Tell us about your business.The idea sprouted while my mother and partner Judy Rosenblum were out to dinner. We discussed our love of food & cooking and sharing meals around big tables. My mother is an exceptional home-cook, constantly fine tuning recipes or driving to NYC for cooking classes. That night, she was soul searching—looking for a creative outlet. Our first thought was to host cooking classes directly out of her kitchen. That was the seed of our idea, and it took root. Meanwhile, I was working in fashion as an artists’ rep—successful, yet unfulfilled. I had already pursued two restaurant ideas in my free time that never came to fruition. I knew I wanted my own business, and this idea kept growing. We began exploring culinary schools, cherry-picking our favorite bits and mixing them in with our own ideas. We expanded our concept to include table top and cookware. Eventually, I decided that this was an all or nothing opportunity, and I quit my job to pursue it full time.
Tell us about your workspace, shop, or studio.Heirloom Kitchen has a beautiful state-of-the-art kitchen; it’s the focal point of our space, but it’s not clinical or stuffy. We create a warm, inviting, casual atmosphere that sets people at ease, allowing them to learn (and have fun!) in a relaxed way—much like visiting a good friend who just happens to be an amazing chef. Aesthetically, my mother has a more modern aesthetic, while I am keen on spaces that feel a bit more rustic. We decided our space could be both and that the juxtaposition of styles would make the space unique and memorable. For example, we showcase a 1920’s Glenwood gas range and serve meals on a wooden farm table in a space lined with subway tiles and lit with hanging white pendants. Aided by floor to ceiling windows across two walls, we keep the space light and bright and unlike most kitchen stores, free of clutter. The store really comes to life when we host classes, dinners and private events. We love the buzz of a busy kitchen.
What inspires you?We are inspired by everything around us—by the talented chefs and culinary instructors who come into our kitchen and collaborate with us, by our local farmers and purveyors, by our students and the enthusiasm they bring to each class and event, by the simple pleasure of sharing a delicious meal. For us, the biggest joy in cooking is sharing your food with family and friends. Ultimately, we are inspired by heirloom products, creative culinary discoveries, and the celebration of food!
What makes your business stand out?Whether it be learning how to make the perfect pastry, picking up an unusual gift for a loved one, or enjoying a demonstration cooking class on Friday’s date night, Heirloom Kitchen offers a culinary center for all the foodies out there. With a keen eye for both form and function, high-end products are stocked side-by-side with just-as-savvy economical alternatives, presenting our clients with alternatives to the typical stock carried in an average chain store. In our culinary school, we provide the community with an inviting, unpretentious destination to explore and expand their skills as well as inspire them to enjoy their time in the kitchen as never before. There is nothing like bringing friends and family together through food, and we aim to make people’s time in the kitchen enjoyable and truly meaningful. In addition to the hands-on cooking classes and chefs-table dinners, we’re available for bridal registries, select pop-up dinners, and book signings.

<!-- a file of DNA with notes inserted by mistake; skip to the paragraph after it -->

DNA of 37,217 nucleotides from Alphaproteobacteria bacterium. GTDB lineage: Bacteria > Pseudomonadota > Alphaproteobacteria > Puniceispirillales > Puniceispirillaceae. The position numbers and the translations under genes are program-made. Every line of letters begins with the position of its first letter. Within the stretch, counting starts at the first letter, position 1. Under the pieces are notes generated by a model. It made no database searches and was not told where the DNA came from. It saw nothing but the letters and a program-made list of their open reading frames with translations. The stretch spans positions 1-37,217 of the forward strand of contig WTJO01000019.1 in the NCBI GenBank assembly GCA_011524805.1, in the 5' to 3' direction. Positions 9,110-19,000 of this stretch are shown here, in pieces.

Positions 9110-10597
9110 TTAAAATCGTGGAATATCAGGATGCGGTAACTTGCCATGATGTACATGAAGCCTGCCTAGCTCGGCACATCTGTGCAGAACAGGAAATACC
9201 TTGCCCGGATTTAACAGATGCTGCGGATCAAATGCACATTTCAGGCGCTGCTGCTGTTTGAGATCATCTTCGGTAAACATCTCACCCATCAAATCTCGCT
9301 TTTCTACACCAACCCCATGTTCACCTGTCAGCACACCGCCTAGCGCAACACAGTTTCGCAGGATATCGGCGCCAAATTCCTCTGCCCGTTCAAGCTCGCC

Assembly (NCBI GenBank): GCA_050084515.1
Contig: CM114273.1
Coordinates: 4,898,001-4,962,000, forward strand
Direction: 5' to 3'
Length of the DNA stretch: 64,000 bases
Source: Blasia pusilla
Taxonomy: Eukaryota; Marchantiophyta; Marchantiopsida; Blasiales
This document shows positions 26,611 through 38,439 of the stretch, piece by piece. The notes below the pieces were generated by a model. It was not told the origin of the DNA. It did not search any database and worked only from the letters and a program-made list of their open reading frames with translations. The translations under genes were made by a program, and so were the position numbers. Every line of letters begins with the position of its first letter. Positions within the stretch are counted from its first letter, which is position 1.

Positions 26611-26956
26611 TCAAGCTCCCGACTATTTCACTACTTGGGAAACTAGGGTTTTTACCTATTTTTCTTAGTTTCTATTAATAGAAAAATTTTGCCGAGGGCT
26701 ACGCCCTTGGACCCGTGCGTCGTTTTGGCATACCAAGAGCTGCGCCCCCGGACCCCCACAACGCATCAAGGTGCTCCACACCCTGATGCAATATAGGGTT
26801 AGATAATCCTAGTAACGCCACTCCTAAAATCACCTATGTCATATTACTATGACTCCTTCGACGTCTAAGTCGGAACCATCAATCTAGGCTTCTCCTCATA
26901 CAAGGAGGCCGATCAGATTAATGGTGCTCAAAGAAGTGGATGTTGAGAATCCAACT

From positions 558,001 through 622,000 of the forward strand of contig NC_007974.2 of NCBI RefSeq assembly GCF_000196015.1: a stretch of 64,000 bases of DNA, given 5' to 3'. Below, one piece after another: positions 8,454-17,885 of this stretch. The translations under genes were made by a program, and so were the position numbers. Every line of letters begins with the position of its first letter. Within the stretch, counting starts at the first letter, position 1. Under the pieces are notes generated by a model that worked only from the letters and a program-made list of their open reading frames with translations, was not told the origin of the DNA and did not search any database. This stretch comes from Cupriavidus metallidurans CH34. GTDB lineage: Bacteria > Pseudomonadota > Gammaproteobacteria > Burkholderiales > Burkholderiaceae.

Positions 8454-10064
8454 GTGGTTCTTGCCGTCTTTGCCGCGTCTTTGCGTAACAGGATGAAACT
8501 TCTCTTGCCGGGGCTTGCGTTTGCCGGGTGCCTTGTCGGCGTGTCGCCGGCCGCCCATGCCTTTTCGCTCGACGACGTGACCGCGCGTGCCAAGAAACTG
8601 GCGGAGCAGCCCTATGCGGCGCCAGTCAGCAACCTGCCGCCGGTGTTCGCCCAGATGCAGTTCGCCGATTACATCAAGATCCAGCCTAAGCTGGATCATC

What advice would you give an aspiring creative entrepreneur?Persevere. A dogged approach is necessary when going out on your own and opening up your own business. As amazing as it is to pursue your dreams, it’s not always glamorous and often completely exhausting! Persevere. Realize that your first idea—or second, third, fourth, or tenth!—may not come to fruition, but those experiences fortify you and sharpen your ideas. It’s difficult to compromise, even more so to cut your loses, but sometimes it is necessary. Markets evolve, and so must you. Don’t’ be discouraged. Don’t be deterred. Persevere.
What does American Made mean to you?In addition to being home grown or manufactured, “American Made” connotes quality and integrity. We make sure the products we sell and the services we deliver meet this standard. In our cooking school, we source local, organic, and sustainable whenever possible. Our collaborators include Trinity Seafood who source from local, sustainable fisheries, Zone 7 who represent over 80 New Jersey farms, and most recently Whole Foods Market Marlboro who sponsors our pantry for select classes and events each month. In our retail store, we are proud to offer high quality American made wares from Hedley & Bennett (aprons), Paddywax (candles), Epicurian (cutting boards), Vermont Farm Table (rolling pins), Sugar’s Wood Crafts (salt & pepper mills), Mosser Glass (milk glass), Nordicare (bakeware), Screech Owl Design (greeting cards), and many more.
Mark Your Calendar
NominationsJune 3–Aug. 29, 2014
Nominate yourself or other aspiring makers.
JudgingJune 23–Sept. 9, 2014
Judges will select finalists throughout this period.Meet the judges
Online VotingSept. 15–Oct. 13, 2014
Vote for your favorite American makers.Vote now
Winners AnnouncedOct. 17, 2014
2014 Award Winners and Audience Choice Winner announced.See past Award Winners
American Made EventNov. 7–8, 2014
Join us for our annual event in New York City.Buy tickets now